June 25, 2010

Farewell, Frank Sidebottom - the death of a clown

Monday evening, I was shocked and saddened by the sudden death of Chris Sievey, a man whose face I'd never seen.

To the world he was mainly known as an alter-ego, his true identity as successfully shielded as Batman, for many years. Frank Sidebottom was his comedy creation, first on radio, then stage then TV. The characters he created for Manchester's Piccadilly Radio were as inventive and funny as those Kenny Everett created for London's Capital Radio. But Frank was even more anarchic, never pretending that his sidekick, the demented Little Frank, was anything more than a puppet made of cardboard.

Their adventures in space, football, pop music (Little Frank released records as well) and Sherwood Forest were little more than sound effects and library music, with Chris and a few friends ("Lard!") doing the voices, but they were as evocative as any radio play, and side-splittingly funny.

Having fronted bands before, notably The Freshies ('I Can't Get Bouncing Babies by The Teardrop Explodes'), it was easy for Chris to take Frank on stage to sing his songs, play his banjo or cheap synthesizer, and argue with Little Frank. The best joke was that Sidebottom's skills at ventriloquism were completely hidden by his mask. The huge proportion of Frank's head was due to the character originally being a schoolboy, broadcasting Timperley Radio from his mum's garden shed.

Frank's crap puppetry was all part of the fun. But if he invented a new character, the audience expected to see them up on stage too. Even Breville Toaster Puppet could make a grand entrance, riding in an Action Man jeep.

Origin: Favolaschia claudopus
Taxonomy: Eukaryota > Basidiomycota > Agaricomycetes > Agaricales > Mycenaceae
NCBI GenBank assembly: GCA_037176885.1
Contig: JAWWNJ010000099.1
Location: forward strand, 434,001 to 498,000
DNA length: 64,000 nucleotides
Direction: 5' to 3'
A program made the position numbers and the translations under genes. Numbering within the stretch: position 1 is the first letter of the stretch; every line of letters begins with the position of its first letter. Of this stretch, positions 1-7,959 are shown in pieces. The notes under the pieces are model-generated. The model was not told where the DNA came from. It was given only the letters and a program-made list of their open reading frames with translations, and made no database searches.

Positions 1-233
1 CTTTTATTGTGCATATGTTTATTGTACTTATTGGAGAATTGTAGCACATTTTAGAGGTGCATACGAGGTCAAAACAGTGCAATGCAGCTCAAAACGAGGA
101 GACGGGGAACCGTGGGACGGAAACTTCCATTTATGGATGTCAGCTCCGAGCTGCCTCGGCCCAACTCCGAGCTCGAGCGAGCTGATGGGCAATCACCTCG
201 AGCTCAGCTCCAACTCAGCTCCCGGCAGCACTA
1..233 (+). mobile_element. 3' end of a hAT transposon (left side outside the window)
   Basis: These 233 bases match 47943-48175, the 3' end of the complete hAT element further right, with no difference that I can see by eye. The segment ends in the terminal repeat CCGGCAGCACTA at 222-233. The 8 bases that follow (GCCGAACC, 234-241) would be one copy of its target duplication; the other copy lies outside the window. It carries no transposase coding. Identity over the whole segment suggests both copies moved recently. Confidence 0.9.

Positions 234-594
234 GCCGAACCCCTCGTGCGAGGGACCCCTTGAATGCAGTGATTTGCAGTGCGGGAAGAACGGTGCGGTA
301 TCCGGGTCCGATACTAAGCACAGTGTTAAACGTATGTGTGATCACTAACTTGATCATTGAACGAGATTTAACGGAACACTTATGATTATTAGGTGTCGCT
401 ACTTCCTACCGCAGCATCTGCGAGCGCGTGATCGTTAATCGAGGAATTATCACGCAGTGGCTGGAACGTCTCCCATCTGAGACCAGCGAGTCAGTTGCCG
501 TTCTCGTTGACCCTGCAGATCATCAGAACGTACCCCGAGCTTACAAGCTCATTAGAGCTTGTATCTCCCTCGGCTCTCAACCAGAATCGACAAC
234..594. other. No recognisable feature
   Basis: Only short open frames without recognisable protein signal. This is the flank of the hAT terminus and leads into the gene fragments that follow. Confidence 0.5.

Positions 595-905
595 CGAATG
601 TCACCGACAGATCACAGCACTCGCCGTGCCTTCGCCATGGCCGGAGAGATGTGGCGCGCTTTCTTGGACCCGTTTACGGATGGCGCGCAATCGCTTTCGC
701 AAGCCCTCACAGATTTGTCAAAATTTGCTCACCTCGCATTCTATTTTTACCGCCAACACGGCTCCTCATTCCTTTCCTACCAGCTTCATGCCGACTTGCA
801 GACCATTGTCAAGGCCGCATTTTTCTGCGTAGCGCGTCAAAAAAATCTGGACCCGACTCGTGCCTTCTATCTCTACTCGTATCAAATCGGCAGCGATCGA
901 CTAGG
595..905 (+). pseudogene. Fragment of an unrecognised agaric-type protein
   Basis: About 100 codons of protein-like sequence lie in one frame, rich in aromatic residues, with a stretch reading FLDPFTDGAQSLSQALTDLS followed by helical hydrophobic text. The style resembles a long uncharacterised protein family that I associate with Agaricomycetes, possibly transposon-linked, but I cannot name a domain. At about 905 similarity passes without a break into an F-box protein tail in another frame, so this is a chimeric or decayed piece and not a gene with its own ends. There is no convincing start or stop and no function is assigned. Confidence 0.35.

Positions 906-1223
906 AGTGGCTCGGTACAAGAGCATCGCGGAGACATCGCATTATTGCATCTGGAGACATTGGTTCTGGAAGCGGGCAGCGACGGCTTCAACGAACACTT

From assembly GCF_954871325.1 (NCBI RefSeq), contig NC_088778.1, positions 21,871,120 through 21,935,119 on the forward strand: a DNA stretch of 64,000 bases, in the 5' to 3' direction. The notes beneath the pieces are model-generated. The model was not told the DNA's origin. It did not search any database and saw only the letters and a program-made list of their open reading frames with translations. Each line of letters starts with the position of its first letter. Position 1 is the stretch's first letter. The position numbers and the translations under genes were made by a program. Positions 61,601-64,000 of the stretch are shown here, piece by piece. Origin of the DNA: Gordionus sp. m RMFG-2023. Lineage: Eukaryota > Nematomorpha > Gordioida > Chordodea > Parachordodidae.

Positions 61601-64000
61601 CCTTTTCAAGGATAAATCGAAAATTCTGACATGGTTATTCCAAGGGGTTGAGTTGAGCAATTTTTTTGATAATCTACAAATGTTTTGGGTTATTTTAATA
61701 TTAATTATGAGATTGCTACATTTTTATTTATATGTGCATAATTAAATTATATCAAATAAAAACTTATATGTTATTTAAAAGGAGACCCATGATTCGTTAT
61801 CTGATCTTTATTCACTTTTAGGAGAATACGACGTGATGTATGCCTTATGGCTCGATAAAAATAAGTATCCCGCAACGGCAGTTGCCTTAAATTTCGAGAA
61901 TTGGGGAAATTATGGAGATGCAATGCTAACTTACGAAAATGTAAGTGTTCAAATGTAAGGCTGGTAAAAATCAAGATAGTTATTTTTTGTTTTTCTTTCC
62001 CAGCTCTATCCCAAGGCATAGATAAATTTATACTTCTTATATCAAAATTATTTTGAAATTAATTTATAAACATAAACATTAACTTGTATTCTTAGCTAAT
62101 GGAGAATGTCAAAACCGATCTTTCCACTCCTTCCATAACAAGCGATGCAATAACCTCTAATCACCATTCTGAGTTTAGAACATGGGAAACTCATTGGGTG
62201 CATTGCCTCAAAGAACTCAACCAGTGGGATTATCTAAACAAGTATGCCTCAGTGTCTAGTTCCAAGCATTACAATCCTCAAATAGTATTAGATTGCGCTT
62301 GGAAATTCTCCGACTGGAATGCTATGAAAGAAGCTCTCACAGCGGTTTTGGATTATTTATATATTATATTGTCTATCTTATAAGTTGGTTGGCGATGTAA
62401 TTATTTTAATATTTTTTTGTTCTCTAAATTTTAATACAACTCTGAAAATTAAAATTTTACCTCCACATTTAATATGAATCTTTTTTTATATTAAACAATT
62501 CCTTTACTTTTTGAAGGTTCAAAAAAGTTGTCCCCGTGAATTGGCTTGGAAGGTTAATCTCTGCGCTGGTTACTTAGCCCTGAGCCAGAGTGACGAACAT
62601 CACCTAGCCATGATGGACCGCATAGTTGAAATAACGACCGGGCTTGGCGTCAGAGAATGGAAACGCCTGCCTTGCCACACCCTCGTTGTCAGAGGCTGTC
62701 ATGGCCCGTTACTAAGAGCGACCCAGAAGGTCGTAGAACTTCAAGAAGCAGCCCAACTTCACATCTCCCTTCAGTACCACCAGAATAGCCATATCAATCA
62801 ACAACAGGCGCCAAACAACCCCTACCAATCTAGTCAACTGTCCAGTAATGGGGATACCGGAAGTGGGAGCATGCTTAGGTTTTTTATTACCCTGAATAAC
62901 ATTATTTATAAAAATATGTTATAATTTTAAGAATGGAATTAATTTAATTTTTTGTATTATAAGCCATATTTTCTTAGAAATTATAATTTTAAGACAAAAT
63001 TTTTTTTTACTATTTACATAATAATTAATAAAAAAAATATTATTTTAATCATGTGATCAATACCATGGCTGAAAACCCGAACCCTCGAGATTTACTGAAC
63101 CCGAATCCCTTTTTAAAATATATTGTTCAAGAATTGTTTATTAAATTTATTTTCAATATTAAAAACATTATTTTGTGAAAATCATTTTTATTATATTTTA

Frank's escalating popularity seemed to peak when he hit National Children's TV, like as a regular part of Saturday Morning's TX, presented by Tony Slattery. I thought this was the start of the big time for Frank, but no.

He continued touring, (supporting John Cooper Clarke earlier this year) but his music is only represented as a couple of belated compilation CDs, of his best songs and unforgettable medleys (A Tribute to Queen). Apparently, he had fans in the US and I'm pleased to hear his appeal travelled so far. Now that he's gone, I expect to fill in the gaps of just what he got upto through the years.

My fondest memory isn't of seeing Frank in concert, but when he recreating the madness of his radio sketches in one of his Christmas Pantomimes at a packed Timperley Labour Club. Effortlessly funny, he could create a whole evening's entertainment out of cardboard. If anything went wrong, he could improvise his way out, or simply blame Little Frank.

I was hoping one day to see an interview with the man behind the mask, and see Chris actually doing 'that voice', finally linking up the man to the character. But perhaps it's better this way.

Sadder news came later in the week, in that Chris was flat broke at the end.
But his many fans are making sure he'll get a fitting send-off. Here's a fuller career obituary from The Independent. A picture gallery from The Guardian. Frank's blog is brimfull of all his recent works and remains online.

One of my favourite records was this medley of Frank's favourite sci-fi shows, bashed together into a medley.

There's still plenty of Frank Sidebottom on YouTube - clips of his TV shows, pop videos, live performances and even an animated visualisation of Frank's world, entirely made of cardboard.

Chris, Frank, I thank you.

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